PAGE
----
BORN on January 14, 1875 in Alsace, then part of Germany, the young boy was baptized: Ludwig Philipp Albert Schweitzer. The family name indicates that they originally came from Switzerland a.k.a. Die Schweitz.
He came from a long line of ordained Lutheran ministers. As expected the young Albert studied philosophy, then theology at the University of Strasbourg. His desire to become a missionary led him to study medicine after ordination as a Lutheran minister. To support his many years of studies, Albert Schweitzer a gifted musician since childhood, organized and performed at organ concerts.
Falling in love with Helen Breslau, a Jewish girl he met at a wedding, Schweitzer finally married her, after years of engagement, and made her a partner in his missionary work.
Armed theological knowledge and skill as a doctor of medicine, Albert Schweitzer went as a missionary to Lambarene (now known as Republic of Gabon), in Africa. There he built a hospital for a land plagued by dreaded tropical diseases, notably leprosy and sleeping sickness.
On Sundays, he would serve as preacher-minister to his congregation.
Despite heavy schedule as a doctor and ordained minister, Albert Schweitzer undertook research on the “historical Jesus,” where he obtained praises from theologians.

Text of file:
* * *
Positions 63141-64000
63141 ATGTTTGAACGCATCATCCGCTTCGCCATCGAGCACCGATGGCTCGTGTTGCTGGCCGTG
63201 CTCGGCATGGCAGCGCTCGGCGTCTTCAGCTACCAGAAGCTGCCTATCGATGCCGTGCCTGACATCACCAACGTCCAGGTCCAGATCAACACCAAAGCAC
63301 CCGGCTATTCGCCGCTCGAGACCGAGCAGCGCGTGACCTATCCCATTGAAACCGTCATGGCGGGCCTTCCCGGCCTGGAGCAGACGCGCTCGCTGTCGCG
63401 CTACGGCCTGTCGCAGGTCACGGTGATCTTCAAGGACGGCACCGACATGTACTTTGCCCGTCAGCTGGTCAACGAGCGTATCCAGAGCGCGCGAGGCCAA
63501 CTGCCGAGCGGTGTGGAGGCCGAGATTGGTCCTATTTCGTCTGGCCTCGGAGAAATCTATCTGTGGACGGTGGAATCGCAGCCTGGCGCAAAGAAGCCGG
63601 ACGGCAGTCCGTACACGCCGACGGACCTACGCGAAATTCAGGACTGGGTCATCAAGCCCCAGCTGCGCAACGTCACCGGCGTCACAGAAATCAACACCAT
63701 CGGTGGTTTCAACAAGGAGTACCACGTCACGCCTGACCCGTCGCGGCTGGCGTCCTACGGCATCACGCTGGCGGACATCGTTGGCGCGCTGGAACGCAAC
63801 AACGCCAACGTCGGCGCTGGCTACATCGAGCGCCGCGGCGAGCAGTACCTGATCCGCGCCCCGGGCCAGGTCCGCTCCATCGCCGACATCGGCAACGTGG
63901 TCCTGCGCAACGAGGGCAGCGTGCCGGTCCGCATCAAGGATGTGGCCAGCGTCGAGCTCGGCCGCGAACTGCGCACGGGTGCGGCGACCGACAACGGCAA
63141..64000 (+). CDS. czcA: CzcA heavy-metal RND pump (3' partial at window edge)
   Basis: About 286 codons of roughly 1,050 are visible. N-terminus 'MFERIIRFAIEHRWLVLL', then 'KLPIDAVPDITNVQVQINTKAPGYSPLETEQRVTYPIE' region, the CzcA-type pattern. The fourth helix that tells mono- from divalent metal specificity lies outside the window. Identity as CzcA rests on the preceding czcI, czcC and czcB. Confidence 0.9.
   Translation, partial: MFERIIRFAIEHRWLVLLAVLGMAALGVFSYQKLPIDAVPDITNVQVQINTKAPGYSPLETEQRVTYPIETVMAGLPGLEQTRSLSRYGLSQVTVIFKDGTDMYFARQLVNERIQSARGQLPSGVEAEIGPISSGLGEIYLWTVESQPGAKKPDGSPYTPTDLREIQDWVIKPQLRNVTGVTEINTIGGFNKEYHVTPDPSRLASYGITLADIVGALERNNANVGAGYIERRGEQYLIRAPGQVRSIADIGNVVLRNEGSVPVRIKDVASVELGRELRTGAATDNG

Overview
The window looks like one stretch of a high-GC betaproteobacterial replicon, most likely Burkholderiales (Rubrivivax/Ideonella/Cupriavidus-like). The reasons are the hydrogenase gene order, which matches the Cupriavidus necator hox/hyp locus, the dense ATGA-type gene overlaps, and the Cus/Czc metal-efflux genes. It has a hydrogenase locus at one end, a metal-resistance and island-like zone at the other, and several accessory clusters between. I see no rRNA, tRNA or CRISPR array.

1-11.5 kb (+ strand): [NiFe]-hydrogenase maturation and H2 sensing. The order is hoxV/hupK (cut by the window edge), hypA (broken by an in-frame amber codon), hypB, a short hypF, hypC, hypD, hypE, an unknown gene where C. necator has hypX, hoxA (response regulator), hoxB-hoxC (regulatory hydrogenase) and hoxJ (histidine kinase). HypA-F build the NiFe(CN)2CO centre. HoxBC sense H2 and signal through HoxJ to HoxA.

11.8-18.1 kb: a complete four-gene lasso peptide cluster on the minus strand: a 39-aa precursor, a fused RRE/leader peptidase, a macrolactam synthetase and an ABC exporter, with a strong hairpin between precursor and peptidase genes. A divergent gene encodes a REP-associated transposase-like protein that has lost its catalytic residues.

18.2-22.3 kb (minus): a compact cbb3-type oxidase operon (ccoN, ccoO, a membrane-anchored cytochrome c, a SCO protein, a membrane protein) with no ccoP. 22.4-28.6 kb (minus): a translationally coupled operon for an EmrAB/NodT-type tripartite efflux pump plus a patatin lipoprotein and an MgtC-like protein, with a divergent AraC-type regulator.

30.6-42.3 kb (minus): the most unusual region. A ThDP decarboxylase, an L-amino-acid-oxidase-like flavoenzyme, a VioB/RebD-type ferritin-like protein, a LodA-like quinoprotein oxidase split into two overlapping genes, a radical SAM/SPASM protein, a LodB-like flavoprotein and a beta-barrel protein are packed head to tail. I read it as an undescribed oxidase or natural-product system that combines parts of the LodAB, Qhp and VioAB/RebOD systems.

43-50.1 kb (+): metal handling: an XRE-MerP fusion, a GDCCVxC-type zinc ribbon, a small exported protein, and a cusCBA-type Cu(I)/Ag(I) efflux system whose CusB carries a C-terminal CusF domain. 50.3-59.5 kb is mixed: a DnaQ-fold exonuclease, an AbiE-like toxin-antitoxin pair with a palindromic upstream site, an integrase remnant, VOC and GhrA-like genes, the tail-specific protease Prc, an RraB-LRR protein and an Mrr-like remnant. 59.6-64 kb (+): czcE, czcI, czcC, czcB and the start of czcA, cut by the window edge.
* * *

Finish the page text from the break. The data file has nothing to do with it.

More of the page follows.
His philosophy is summed up in the words: respect for all forms of life and end to nuclear weapons.
In 1957, Albert Schweitzer obtained the Nobel Prize, and with it came the amount of $33,000, which he used to expand his hospital in Africa to accommodate as many as 500 patients at a time.
All through their years together, Albert Schweitzer never cited the role his wife played in his work and achievements, thereby eliciting the remark from the writer Mary Kingsley, [Mrs. Schweitzer] is "one form of human being whose praise has never adequately been sung, namely, the missionary's wife."
Paradoxically, the famed missionary-doctor’s wife died of tuberculosis.